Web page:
They were married August 23, 1910 by his uncle, E.L. Moore, a justice of the peace. After moving to Ray City, Mr. Sirmans was a car salesman for a number of years in Nashville and for 15 or 20 years operated a grocery store in Ray City. Ill health forced his retirement about 3 years ago (1957). He is on the City Council.

Mrs. Sirmans retained membership in the Salem Primitive Baptist Church in Adel and Mr. Sirmans is a member of the Ray City Methodist Church. In the family are: F. Burns Sirmans, Merle Sirmans and Mrs. W.H. (Hazel) Bradham all of Ray City; Mrs. J.H. (Hilda) Featherstone of Homestead, FL., and four grandchildren.

In addition to serving on the City Council, Pleamon Serman also served as Mayor of Ray City. Minnie Sirmans kept a cowpen behind their house in Ray City. Milking her cows in the

Pleamon and Minnie Clements Sirmans are buried at New Ramah Cemetery, Ray City, GA.

Grave of Pleamon N. Sirmans

Grave of Pleamon N. Sirmans

Grave of Minnie Clements Sirmans

Grave of Minnie Clements Sirmans

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Tessica Vining (1888-1969), Ray City, GA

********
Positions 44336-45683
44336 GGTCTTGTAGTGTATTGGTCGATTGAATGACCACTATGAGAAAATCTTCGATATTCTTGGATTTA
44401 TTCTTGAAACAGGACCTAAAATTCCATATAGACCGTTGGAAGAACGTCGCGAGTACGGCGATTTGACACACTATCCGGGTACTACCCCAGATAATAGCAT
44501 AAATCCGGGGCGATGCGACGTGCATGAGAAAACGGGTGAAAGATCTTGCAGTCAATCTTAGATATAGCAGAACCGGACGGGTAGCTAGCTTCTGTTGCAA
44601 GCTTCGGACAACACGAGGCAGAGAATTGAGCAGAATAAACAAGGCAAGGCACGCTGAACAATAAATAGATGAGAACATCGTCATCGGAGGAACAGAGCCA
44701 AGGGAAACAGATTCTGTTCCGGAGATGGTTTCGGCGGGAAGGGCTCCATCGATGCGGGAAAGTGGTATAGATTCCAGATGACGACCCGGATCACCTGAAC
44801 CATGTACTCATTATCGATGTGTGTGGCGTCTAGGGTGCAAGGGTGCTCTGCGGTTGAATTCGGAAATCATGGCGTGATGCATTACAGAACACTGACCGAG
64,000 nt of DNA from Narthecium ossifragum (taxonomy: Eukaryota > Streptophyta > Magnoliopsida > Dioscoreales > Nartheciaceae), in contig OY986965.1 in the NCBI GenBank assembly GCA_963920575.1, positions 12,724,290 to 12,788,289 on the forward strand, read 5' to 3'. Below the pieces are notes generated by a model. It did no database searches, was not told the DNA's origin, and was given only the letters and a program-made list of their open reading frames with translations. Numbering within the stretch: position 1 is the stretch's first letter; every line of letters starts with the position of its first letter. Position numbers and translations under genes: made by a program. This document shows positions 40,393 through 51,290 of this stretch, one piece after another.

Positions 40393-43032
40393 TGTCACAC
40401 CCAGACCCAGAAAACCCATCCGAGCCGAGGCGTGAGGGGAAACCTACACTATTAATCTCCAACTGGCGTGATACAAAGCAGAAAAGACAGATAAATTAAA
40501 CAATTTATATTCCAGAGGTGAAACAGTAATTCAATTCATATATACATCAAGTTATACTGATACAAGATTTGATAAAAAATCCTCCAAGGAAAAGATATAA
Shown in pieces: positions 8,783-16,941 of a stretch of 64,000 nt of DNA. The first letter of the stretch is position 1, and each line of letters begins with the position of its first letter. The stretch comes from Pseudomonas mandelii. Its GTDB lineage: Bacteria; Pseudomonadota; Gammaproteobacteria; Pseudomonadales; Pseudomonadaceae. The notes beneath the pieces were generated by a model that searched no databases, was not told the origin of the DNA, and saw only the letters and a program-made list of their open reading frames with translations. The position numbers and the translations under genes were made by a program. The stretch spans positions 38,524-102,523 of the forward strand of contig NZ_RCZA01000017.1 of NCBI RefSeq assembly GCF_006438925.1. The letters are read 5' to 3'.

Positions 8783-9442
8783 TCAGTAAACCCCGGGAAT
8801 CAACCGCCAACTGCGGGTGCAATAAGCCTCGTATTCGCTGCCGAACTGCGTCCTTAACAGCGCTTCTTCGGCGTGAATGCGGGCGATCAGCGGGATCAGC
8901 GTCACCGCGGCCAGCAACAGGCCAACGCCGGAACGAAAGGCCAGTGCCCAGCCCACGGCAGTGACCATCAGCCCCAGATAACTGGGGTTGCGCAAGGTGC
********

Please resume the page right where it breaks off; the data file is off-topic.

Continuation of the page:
Tessica Vining of Ray City, Berrien County, GA

Tessica Vining of Ray City, Berrien County, GA

Tessica “Tessie” Vining, was born on was born March 28, 1888 in Ray’s Mill (nka Ray City), Georgia.  Her Father was Bani J. “Bench” Vining, her mother Martha Crosby Vining.

Tessica Vining married three times.

On September 14, 1902, she married Lucious Randal Miley  in Echols County, Georgia, son of Jane Monzingo and Randall Miley. He was born December 1875 in Lowndes County, Georgia, and died 1910 in Berrien County, Georgia.  Burial: Salem Methodist Church Cemetery, Lowndes County, Georgia

Children of TESSIE VINING and LUCIUS MILEY:

  1. ETHEL CELESTIAL MILEY, b. November 07, 1905,  Ray’s Mill (nka Ray City), Berrien County, Georgia; d. May 17, 1972, San Diego, California.
  2. CHARLES JONES MILEY, b. 1911, Ray City, Berrien County, Georgia; d. January 05, 1965, Springfield, Clark County, Ohio.